You Too Can Create Newsworthy Research
by Marcia Yudkin
Take a close look at the front section of specialized
magazines, and you'll often find little articles
highlighting results of some study or poll conducted by some
private company or other. Research data is also often cited
by general-interest publications like USA Today and network
newscasts. You don't need a Fortune 500 sized budget to
undertake a newsworthy study, or to receive coverage for it,
either to your industry or the general public.
The scope and rigor of a study or poll are usually not the
criteria governing whether or not it's considered worthy of
attention. Rather, reporters and editors judge the
newsworthiness of research according to its pertinence for
their audience, its novelty and its surprise quotient. If
the study results seem likely to provoke a "Wow!" or
"Interesting!" in the audience, then they have a good shot
at earning media coverage.
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Working backward, then, to how you would design a research
question or poll with a promising potential for ink and air
time, here are some guidelines.
The answer to the question is not obvious and not already
Those interviewed would want to know how others answered
It pertains to a topic that is either perennially or
currently of interest to a particular audience or the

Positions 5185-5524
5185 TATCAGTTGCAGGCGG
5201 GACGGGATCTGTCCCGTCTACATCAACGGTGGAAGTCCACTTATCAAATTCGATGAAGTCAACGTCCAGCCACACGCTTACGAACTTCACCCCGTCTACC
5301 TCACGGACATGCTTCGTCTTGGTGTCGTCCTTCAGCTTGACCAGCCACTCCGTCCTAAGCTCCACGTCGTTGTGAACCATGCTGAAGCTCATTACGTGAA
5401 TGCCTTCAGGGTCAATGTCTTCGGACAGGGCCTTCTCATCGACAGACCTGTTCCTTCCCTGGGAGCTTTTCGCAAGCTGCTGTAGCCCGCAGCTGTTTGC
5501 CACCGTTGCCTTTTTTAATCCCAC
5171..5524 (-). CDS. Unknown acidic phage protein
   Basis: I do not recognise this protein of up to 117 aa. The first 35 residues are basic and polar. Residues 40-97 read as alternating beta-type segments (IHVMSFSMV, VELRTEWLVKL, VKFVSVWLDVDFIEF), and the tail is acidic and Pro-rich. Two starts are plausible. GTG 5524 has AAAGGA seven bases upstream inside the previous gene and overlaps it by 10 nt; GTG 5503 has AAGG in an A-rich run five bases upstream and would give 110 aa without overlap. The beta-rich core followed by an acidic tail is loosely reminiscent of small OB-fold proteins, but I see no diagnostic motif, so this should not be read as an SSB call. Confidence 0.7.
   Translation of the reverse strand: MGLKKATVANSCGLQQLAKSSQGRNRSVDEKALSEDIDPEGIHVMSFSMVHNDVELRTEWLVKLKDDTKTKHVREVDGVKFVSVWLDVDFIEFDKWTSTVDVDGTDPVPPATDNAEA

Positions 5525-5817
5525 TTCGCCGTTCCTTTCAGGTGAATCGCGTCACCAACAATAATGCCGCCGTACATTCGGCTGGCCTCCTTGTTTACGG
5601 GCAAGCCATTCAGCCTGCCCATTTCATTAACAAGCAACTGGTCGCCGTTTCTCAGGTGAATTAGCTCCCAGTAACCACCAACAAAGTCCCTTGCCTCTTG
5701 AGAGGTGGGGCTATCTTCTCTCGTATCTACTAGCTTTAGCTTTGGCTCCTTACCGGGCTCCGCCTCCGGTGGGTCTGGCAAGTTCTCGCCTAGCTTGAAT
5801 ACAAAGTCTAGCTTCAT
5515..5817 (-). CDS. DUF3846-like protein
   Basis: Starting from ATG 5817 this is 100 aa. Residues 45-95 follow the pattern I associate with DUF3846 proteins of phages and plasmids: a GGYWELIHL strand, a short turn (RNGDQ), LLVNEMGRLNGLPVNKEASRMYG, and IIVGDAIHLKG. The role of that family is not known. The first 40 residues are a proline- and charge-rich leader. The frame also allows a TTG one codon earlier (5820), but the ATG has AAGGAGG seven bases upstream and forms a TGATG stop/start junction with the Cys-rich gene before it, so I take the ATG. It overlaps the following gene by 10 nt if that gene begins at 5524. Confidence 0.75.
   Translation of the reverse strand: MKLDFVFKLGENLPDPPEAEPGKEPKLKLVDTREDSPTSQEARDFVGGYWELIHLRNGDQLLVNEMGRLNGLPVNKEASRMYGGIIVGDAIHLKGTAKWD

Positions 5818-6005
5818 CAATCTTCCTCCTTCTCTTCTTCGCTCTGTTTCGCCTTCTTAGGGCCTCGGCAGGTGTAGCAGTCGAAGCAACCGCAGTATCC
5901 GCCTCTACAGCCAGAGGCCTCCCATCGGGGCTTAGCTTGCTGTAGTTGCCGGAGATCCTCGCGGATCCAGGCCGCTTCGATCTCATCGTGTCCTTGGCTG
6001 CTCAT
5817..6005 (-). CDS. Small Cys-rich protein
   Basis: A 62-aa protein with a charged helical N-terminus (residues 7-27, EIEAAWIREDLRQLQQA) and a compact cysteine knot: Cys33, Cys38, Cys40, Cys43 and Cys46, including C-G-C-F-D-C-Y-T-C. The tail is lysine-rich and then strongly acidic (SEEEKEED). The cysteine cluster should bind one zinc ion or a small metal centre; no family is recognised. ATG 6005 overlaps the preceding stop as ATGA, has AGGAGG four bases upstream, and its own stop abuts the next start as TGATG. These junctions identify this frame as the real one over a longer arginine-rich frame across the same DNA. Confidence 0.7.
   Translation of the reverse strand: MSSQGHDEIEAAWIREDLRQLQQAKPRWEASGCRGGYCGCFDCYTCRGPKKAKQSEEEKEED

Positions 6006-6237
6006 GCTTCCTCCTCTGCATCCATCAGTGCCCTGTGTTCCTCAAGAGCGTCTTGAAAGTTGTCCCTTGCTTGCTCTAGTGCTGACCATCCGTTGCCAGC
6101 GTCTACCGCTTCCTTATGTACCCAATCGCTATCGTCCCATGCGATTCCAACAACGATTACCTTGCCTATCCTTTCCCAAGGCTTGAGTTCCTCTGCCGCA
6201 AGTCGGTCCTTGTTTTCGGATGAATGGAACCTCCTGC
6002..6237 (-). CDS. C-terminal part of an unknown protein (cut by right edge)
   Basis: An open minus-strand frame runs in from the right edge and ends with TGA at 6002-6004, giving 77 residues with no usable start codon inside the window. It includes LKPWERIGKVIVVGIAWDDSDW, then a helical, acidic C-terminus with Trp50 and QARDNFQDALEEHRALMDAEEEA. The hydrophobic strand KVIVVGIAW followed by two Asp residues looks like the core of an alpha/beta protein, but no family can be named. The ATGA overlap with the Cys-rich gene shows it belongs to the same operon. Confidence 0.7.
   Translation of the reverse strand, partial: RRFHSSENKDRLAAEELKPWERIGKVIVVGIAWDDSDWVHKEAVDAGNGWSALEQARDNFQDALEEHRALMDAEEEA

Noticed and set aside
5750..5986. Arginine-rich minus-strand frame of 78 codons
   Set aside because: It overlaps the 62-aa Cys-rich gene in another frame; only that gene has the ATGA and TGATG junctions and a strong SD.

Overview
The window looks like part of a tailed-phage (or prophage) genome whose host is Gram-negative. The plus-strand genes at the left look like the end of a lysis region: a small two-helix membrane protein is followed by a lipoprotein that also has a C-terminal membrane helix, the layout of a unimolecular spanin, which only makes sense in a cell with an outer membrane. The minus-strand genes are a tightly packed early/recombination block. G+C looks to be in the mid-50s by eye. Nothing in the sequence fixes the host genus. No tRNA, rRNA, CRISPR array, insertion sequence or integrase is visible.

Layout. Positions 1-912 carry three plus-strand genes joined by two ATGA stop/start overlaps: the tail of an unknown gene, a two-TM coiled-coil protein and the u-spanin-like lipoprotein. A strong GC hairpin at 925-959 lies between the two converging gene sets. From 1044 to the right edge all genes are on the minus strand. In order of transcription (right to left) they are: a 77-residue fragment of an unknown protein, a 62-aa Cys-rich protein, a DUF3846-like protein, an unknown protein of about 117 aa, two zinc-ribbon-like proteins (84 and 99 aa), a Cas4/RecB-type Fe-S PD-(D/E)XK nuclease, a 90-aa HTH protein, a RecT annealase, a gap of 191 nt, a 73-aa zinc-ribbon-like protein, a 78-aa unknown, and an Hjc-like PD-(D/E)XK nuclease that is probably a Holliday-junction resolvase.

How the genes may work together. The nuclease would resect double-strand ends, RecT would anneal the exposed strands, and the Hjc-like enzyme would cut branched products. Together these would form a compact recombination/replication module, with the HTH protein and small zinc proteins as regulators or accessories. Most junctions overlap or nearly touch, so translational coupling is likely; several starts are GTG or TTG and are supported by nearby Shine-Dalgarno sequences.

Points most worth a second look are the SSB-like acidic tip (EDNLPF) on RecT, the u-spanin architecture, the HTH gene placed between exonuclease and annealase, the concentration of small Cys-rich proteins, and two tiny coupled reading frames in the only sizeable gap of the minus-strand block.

It's probably a qualitative question rather than
answerable with "yes" or "no."
The answers will subtly promote you, the sponsor of the
research, without seeming overly self-serving.
For instance, if you're a moving company, asking "What
quality would you rank as #1 in importance when you're
looking for a moving company?" would not be as compelling as
"When you're moving, what household item are you most
concerned about getting lost or damaged?" If you're a chain
of Italian restaurants, a good question would be "Which
Italian dish gives you the greatest feeling of nostalgia?" A
management consultant might profitably ask executives, "What
mistakes do you see your vendors making in today's down
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As for how many people you need to query for your study, it
might be less than you think. One hundred, give or take a
few, may be perceived as plenty, especially if the
population you are asking is a relatively exclusive one.
When Internet stocks were booming, a newsletter publisher
got featured on CNN and CNBC with his findings about how
little stockbrokers knew about the Net. He interviewed 103
brokers for his study. Usability guru Jakob Nielsen got wide
coverage for a study of 20 journalists' inability to find
company information at corporate Web sites.
When you have your questionnaire or interview results, spend
the effort necessary to make your data sound catchy. The
newsletter publisher headlined his press release, "Want
Advice on Which Internet Stocks to Invest In? 'You're Better
Off Asking Your Teenager Than Your Broker,' says MBA
Professor's Survey." Jakob Nielsen announced his findings
equally effectively with the attention-getting headline,
"Corporate Websites Get a 'D' in PR."
Marcia Yudkin. All rights reserved.
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